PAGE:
Harry Roque: RP Charter bars death penalty

LIFE’S INSPIRATIONS: “… Those who are far from you will perish; you destroy all who are unfaithful to you…” (Psalm 73:27, the Holy Bible).


HARRY ROQUE: RP CONSTITUTION BARS DEATH PENALTY: The greatest argument against unseating Kabayan Rep. Harry Roque is his mind. Among the many asinine-brained lawmakers we have today in both houses of Congress—the House of Representatives and the Senate—Roque stands out as someone who is possessed with logic, and clarity and depth of thinking.

As the guest speaker at the 33rd Charter anniversary of the Rotary Club of Uptown Manila where he is also a member, Roque displayed brilliance that is rarely seen among congressmen or representatives in assailing the death penalty bill. Roque agreed to be the Club’s guest speaker upon the invitation of its leader, All Star President Ruel Garcia, a Christian preacher.

His main argument against death penalty? A concept known in international law as “pacta sunt servanda”, a Latin term which says that international treaties must be upheld and obeyed by all signatories. In particular, Roque said there are two international agreements where the Philippines was a signatory, in which the country agreed not to impose the death penalty, and not to execute anyone.


TREATIES BANNING DEATH PENALTY PART OF RP CHARTER: Roque’s thesis is that since the Philippines is a signatory to those two international agreements—the International Convention on Civil and Political Rights (ICCPR) and its Second Additional Protocol—it is actually legally prohibited from enacting a death penalty law, and is barred from executing criminal.

And these prohibitions are binding and obligatory upon the Philippines, Roque said, not only because they are parts of international law but, more importantly, because by the express mandate of the Philippine Constitution, they have become parts of this Constitution itself.

The lawmaker who remains to be a professor of law at the College of Law of the University of the Philippines up to now explained that under the 1987 Constitution, our country “adopts the generally accepted principles of international law as part of the law of the land”, so that the ICCPR and its Second Additional Protocol are now deemed part of Philippine law and of the Constitution itself by virtue of Constitutional authorization.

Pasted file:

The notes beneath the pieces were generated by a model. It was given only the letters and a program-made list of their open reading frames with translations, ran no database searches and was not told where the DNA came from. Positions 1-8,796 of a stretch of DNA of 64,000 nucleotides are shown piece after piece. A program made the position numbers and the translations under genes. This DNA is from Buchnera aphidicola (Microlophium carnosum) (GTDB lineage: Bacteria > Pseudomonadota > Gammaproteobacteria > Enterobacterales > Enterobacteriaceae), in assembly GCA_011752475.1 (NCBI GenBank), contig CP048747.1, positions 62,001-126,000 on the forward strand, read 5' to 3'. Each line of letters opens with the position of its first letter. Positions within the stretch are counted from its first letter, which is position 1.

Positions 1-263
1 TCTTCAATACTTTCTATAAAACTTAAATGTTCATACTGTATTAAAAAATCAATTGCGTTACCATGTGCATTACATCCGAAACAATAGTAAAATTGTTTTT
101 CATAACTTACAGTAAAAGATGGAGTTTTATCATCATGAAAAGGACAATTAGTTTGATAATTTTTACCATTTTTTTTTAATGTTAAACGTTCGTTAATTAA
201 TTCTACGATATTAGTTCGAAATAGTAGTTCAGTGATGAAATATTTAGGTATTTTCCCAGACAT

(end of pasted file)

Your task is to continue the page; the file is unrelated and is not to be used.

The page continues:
SC CHALLENGE VS. DEATH PENALTY SET: Roque rejected the arguments of his colleagues at the deliberations of the death penalty bill on Wednesday, March 01, 2017, that the 1987 Constitution contains a provision which allows Congress to pass a death penalty law. He said the power of Congress to pass a death penalty law is merely “permissive”, because the Constitution uses the word “may” in allowing the House to pass that law.

On the other hand, Roque explained that the ICCPR and its Second Additional Protocol are to be considered “mandatory laws”, which are obligatory upon all citizens. In a clash between a “permissive” law and a “mandatory” law, the “mandatory” law must be upheld, Roque said.

The lawmaker-Rotarian hastened to add however that, despite his opposition to the death penalty law, he remains an ardent supporter and is committed to promote the legislative agenda and other directions of President Duterte. This is well and good, but his arguments seem to point to the big possibility that if and when it is passed, the death penalty law can be substantially contested at the Supreme Court.


PLEASE LISTEN: “Ang Tanging Daan” (The Sole Way): a Bible Exposition and prayer session online, could now be heard 24/7 (24 hours a day), in the Philippines and the world at www.facebook.com/angtangingdaan. Phone: 0917 984 24 68, 0918 574 0193, 0977 805 9058. Email: batasmauricio@yahoo.com.#


Visitor Counter